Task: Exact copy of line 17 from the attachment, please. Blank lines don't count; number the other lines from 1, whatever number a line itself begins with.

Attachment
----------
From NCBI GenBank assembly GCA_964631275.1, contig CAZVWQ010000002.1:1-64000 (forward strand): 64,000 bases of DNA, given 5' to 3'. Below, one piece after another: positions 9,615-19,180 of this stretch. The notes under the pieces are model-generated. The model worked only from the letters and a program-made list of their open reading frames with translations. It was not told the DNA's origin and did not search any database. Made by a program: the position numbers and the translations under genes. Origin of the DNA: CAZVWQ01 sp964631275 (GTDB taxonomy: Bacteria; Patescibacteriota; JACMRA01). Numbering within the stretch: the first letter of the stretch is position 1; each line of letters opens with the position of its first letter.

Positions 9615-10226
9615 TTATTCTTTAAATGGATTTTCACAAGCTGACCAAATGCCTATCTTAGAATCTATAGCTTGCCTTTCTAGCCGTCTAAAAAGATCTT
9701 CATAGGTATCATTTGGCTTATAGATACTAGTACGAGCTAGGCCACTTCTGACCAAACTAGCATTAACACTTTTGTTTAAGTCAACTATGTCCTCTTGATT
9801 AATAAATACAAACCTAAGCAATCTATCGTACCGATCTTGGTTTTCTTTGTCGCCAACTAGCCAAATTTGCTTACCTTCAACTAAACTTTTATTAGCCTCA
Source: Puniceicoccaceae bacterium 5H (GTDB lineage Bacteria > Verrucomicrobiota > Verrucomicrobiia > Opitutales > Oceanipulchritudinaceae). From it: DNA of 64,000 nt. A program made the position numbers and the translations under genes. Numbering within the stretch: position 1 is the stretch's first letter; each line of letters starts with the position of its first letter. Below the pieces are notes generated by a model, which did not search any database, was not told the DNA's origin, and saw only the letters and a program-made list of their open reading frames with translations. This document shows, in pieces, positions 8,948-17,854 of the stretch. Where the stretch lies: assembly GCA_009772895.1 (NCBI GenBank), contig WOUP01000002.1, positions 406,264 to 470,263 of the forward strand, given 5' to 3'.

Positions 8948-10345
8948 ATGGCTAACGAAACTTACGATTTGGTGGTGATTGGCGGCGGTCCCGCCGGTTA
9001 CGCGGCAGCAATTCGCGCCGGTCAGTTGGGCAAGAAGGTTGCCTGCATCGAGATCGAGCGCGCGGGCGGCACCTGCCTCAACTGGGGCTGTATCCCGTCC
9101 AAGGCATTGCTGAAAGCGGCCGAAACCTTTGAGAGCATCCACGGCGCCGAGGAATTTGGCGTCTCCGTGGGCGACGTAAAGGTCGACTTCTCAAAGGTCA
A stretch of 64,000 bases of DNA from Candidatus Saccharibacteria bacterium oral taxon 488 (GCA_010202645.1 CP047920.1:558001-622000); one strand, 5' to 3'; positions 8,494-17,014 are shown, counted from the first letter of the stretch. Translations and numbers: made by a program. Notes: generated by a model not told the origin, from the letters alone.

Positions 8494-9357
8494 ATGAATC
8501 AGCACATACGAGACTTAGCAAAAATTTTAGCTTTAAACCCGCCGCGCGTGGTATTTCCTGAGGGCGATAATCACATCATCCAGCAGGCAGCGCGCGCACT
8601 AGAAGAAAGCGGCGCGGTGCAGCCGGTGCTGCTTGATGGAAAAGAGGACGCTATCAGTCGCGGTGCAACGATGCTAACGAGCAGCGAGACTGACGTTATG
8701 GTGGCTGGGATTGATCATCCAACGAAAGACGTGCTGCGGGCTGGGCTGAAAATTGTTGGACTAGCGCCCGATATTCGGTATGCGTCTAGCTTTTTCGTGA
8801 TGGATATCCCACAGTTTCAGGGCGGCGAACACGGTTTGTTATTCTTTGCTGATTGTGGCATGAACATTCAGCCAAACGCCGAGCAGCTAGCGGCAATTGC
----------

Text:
8801 TGGATATCCCACAGTTTCAGGGCGGCGAACACGGTTTGTTATTCTTTGCTGATTGTGGCATGAACATTCAGCCAAACGCCGAGCAGCTAGCGGCAATTGC